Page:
Wednesday, May 29, 2013
the last book I ever read (Rabbit, Run by John Updike, excerpt five)
from John Updike's Rabbit, Run:
With a sob of protest she grapples for the child but the water pushes at her hands, her bathrobe tends to float, and the slippery thing squirms in the sudden opacity. She has a hold, feels a heartbeat on her thumb, and then loses it, and the skin of the water leaps with pale refracted oblongs that she can’t seize the solid of; it is only a moment, but a moment dragged out in a thicker time. Then she has Becky squeezed in her hands and it is all right.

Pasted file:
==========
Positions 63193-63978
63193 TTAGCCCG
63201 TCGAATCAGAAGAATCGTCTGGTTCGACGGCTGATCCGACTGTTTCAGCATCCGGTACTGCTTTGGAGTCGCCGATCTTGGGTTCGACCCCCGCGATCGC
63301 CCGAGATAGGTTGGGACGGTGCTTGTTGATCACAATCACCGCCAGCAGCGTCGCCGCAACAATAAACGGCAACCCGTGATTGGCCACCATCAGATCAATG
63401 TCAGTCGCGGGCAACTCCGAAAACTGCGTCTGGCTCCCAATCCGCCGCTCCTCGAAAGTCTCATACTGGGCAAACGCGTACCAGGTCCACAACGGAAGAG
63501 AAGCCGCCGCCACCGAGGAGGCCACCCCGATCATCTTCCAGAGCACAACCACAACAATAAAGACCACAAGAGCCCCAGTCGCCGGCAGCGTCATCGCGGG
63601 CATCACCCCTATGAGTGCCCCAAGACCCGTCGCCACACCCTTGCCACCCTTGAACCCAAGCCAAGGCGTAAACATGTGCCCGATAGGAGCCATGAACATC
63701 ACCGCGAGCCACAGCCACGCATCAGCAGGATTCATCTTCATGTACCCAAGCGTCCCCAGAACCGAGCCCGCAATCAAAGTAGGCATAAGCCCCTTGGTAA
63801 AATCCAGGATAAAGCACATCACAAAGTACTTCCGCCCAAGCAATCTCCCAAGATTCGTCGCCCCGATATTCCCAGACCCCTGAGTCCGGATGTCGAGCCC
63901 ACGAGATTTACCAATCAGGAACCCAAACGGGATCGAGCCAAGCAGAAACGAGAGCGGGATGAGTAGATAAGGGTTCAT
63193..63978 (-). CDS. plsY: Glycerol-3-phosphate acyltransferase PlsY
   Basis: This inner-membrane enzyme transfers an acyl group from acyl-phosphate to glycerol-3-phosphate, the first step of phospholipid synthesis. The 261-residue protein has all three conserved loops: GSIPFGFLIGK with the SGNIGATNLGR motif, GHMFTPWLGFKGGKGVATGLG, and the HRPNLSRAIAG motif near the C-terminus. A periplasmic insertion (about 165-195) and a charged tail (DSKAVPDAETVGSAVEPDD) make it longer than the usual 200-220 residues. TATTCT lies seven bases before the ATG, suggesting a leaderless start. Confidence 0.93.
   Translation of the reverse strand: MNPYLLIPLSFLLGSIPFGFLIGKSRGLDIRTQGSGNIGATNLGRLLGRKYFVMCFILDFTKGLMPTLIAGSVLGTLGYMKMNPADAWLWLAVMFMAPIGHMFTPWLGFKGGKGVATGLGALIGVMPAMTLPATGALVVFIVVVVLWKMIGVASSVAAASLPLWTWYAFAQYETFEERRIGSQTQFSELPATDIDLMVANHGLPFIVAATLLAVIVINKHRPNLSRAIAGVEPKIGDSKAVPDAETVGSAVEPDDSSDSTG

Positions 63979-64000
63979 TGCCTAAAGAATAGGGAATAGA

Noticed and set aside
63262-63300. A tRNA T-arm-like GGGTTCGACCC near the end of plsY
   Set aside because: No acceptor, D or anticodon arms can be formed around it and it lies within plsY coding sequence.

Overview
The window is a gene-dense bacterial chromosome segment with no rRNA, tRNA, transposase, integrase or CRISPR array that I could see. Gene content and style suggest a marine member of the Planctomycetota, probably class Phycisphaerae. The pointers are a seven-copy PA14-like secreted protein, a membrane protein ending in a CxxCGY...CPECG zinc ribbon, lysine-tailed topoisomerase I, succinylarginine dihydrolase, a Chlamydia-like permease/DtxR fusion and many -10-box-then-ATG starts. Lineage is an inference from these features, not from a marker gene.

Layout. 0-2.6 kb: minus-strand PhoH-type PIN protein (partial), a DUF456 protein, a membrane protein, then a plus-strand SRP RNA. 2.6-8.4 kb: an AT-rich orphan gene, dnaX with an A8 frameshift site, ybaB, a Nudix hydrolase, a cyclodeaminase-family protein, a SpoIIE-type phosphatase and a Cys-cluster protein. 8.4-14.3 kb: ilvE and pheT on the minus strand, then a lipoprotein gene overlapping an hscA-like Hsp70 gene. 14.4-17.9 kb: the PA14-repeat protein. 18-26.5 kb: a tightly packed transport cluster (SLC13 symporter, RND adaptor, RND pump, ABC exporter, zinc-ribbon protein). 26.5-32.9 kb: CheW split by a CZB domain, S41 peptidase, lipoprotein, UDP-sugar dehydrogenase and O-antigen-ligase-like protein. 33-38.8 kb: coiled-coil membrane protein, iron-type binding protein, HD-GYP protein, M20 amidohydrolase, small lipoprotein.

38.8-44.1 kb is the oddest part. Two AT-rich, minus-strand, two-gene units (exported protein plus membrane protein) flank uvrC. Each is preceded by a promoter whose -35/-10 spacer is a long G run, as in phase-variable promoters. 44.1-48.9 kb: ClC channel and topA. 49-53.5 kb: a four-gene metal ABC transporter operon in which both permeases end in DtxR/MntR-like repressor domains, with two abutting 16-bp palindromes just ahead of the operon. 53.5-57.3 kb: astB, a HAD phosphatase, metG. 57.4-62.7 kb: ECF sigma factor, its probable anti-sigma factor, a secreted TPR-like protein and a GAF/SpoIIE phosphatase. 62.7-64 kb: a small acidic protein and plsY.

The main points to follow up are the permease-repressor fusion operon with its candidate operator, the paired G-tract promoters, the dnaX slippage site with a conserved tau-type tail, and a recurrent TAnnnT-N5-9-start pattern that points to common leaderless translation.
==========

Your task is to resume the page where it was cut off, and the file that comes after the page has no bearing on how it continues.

She lifts the living thing into air and hugs it against her sopping chest. Water pours off them onto the bathroom tiles. The little weightless body flops against her neck and a quick look of relief at the baby’s face gives a fantastic clotted impression. A contorted memory of how they give artificial respiration pumps Janice’s cold wet arms in frantic rhythmic hugs; under her clenched lids great scarlet prayers arise, wordless, monotonous, and she seems to be clasping the knees of a vast third person whose name, Father, Father, beats against her head like physical blows. Though her wild heart bathes the universe in red, no spark kindles in the space between her arms; for all of her pouring prayers she doesn’t feel the faintest tremor of an answer in the darkness against her. Her sense of the third person with them widens enormously, and she knows, knows, while knocks sound at the door, that the worst thing that has ever happened to any woman in the world has happened to her.